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The Rings of Saturn

All the Gas giants of our Solar System have rings, but the ones round Jupiter, Uranus and Neptune are relatively small.  Saturn’s rings are magnificent.

Discovery

The first reference to Saturn’s rings appears to be from Galileo.  In 1610 he looked at Saturn through his telescope.  He was puzzled by what he saw.  He described the rings variously as ears, handles and arms. He also said that the planet appeared to be triple-bodied.   He also speculated that Saturn might have two large moons.

His telescope was not very powerful, and he was also hampered in his observations by the fact that the angle the rings are seen from, looking from the Earth changes.  If we are looking at the rings when they are completely edge on, they are difficult to see at all.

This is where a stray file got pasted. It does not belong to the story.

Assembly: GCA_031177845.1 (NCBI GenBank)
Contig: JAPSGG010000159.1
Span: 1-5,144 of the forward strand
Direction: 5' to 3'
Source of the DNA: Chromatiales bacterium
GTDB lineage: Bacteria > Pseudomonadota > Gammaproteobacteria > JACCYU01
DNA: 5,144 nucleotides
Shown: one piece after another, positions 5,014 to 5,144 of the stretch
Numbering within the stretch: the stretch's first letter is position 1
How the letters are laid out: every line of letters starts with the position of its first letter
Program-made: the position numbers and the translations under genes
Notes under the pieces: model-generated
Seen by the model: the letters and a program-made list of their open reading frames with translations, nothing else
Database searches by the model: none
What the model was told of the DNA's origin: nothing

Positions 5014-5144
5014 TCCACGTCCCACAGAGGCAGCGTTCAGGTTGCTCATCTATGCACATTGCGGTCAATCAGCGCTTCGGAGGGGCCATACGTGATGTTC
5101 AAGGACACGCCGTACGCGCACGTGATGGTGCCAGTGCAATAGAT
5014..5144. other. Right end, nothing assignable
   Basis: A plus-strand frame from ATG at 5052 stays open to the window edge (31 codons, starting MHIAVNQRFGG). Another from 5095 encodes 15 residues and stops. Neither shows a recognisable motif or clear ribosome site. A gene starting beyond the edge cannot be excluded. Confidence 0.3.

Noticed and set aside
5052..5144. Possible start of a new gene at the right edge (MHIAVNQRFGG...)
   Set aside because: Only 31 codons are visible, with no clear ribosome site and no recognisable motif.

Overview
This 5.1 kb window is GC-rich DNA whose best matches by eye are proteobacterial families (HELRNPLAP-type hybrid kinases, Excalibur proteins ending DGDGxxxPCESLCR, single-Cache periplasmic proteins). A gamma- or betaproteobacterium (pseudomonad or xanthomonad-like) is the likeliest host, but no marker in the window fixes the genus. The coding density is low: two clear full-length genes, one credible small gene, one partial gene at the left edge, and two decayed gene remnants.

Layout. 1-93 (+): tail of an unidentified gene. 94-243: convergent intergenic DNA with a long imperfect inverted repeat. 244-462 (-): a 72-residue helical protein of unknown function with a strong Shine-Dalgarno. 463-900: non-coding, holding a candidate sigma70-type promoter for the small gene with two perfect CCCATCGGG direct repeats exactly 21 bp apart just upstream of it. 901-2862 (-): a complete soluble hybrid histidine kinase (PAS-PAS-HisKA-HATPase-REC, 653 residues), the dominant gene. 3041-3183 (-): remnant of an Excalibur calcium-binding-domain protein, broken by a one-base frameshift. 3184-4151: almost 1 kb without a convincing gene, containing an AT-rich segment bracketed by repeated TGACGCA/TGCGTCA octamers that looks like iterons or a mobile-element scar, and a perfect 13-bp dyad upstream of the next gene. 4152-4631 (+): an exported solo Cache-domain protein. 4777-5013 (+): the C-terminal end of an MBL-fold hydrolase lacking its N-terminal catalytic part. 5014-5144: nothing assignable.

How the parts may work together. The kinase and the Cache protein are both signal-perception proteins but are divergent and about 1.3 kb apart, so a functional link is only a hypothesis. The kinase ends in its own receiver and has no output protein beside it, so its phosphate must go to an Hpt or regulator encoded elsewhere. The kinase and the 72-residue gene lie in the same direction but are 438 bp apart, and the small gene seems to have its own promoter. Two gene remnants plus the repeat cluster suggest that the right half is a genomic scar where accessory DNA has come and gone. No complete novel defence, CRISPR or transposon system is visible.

In 1659, Christiaan Huygens looked at the rings with a more powerful telescope and saw that they are flat rings round the planet.

Flat Rings

The rings are very big in the sense that they look big, looking at them flat.  The closest ring is something like 7000 Kilometres from the Planet while the edge of the furthest one may be 250,000 Kilometres from Saturn’s surface.  However, many of the rings seem to be only about 10 Metres thick.

Mass

The total amount of matter in the rings may only be about the same as a small moon, perhaps one with a diameter of about 400 Kilometres although different measurements and their interpretations give quite different answers.

Water

The main material in the rings appears to be water ice.

Age

This is another thing we do not know.  Different theories about the rings give ages of between 100 million and 4 billion years.

Life in the Rings

This might sound like a strange idea, and probably few serious scientists would think it is likely, but we really do not know how widespread life is in the universe, or what forms it can take.  Ben Bova introduced the idea of life in the rings of Saturn.








 
 
Saturn
Picture from NASA
 
 
 
 
Saturn's Rings
By NASA/JPL (NASA Image of the Day)
[see page for license], via Wikimedia Commons